The following press release describes the grant that will presented to KO today at 1 pm CDT via video conferencing. The web cast of this event can be watched by visiting http://webcast.knet.ca/events
KORI press release ...
GRAVELLE ANNOUNCES SAFER AND VITAL COMMUNITIES GRANT FOR THUNDER BAY – SUPERIOR NORTH ORGANIZATION
Thunder Bay, June 19, 2007 - Michael Gravelle, MPP for Thunder Bay – Superior North, was pleased to announce today that the McGuinty government under its Safer and Vital Communities Grant program is awarding $19,500 to the Keewaytinook Okimakanak (KO), a tribal council serving First Nations in Northwestern Ontario.
“Working together with police services and community groups, our goal is to help make a real difference in making our Northwestern Ontario communities safer,” said Gravelle. “We need to support activities such as KO in order build safe communities for our children, our youth and our seniors. We will continue to support community organizations in their efforts to prevent crime.”
The Keewaytinook Okimakanak Research Institute (KORI), a department within Keewaytinook Okimakanak, located in Thunder Bay, will adminnister the grant by seeking to facilitate eight online workshops to promote public safety awareness in Nishnawbe-Aski Nation First Nations communities. The workshops will be broadcast via IP videoconference and streaming video. Each workshop will be archived on the project website. Topics will include: creating job opportunities on-reserve for youth; helping teachers, parents and youth in their response to youth gangs and violence; and developing skills in mentoring and leadership among youth. The workshops will run for one to two hours with a presentation, followed by a question and answer and discussion period. The objective is to engage youth in public safety awareness and have them supported by parents, elders, teachers and community.
Geordi Kakepetum, Executive Director of Keewaytinook Okimakanak, is pleased with the announcement. “KO is the leader in First Nations connectivity, telecommunications and community-based applications. We welcome the opportunity to work with the Ontario Ministry of Community Safety and Correctional Services to promote discussion and dialogue among First Nations community members on community safety through the use of IP videoconferencing,” he said.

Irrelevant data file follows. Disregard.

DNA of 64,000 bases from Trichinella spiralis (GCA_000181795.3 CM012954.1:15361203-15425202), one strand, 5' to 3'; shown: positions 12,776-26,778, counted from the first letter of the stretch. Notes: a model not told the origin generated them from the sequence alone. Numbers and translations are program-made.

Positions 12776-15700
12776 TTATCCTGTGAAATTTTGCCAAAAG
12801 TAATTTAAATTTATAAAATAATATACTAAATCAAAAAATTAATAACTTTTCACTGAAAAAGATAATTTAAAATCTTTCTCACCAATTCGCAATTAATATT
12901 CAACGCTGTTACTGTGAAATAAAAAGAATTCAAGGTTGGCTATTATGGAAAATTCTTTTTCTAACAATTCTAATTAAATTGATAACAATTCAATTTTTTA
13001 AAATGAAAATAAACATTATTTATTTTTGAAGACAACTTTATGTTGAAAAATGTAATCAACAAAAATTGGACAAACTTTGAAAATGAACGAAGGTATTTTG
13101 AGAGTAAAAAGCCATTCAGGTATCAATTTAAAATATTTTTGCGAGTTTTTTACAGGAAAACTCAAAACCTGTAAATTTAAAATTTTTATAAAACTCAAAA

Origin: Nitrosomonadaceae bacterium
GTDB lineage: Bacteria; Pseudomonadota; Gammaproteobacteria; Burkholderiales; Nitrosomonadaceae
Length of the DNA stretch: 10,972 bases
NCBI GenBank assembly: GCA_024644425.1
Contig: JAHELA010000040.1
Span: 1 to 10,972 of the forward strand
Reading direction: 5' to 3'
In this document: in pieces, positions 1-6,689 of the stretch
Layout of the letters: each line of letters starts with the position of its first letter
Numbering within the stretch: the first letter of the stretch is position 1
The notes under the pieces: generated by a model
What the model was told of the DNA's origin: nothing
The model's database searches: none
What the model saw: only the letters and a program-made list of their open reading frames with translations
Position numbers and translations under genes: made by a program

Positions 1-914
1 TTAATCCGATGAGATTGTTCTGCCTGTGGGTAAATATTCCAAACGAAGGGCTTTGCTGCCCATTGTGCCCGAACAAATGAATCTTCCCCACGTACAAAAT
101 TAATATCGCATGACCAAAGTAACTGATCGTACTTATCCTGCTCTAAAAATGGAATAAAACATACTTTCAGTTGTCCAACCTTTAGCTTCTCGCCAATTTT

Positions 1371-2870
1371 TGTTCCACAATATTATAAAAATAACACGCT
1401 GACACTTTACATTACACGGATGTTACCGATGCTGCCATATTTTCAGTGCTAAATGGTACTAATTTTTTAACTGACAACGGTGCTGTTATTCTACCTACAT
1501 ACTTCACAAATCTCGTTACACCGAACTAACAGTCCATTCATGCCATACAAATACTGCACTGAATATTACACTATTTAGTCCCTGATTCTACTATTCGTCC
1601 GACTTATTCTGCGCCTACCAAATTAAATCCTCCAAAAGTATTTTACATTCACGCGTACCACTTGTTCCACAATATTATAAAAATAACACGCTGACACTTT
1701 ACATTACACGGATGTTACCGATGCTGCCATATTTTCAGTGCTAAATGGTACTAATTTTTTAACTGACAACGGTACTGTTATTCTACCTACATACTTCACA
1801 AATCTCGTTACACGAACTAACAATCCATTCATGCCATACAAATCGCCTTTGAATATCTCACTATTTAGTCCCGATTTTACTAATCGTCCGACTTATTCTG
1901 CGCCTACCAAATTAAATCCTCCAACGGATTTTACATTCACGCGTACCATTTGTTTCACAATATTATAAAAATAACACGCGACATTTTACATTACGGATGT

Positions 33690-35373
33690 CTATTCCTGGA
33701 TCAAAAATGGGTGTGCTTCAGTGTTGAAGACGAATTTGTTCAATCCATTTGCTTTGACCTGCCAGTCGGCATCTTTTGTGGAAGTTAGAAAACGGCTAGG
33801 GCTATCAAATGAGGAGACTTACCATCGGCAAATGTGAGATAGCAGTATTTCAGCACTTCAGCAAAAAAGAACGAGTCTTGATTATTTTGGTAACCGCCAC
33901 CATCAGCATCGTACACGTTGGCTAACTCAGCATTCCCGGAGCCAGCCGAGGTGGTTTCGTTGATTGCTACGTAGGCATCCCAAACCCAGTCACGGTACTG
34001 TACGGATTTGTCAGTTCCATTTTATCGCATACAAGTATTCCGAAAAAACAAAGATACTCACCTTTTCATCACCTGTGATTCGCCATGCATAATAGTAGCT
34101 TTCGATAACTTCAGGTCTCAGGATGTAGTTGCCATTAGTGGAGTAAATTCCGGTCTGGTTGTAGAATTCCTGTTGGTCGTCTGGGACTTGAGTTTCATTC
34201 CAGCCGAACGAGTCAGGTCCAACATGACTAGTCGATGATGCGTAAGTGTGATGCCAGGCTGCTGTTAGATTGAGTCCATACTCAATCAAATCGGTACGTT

Funding was provided as part of the Safer and Vital Communities Grant program that supports the Ministry of Community Safety and Correctional Services goal of working with partners to promote a safer Ontario. The program provides $792,800 province-wide to fund local crime prevention projects in areas such as youth crime, seniors’ safety, and protecting young Ontarians from Internet luring and child pornography. The grant program was made available to not-for-profit organizations and First Nations Band Councils.
Michael Gravelle, the Member of Provincial Parliament for Thunder Bay-Superior North will present Keewaytinook Okimakanak with the cheque on Wednesday, June 19th at 2 pm Eastern Standard Time at 216 Algoma Street south in Thunder Bay. Media is invited. RSVP email@example.com
Chiefs of Ontario press release ...
Ontario First Nations Reject Settlement Offer To A Share Of Provincial Gaming Revenues
TORONTO, June 18 - The First Nations in Ontario today rejected a settlement offer from the Province that would have involved the payment to First Nations of a share of provincial gaming revenues in order to settle disputes related to Casino Rama based on the Province collecting a 20% tax on the Casino Rama gross revenues in breach of promises made at the time Casino Rama was established.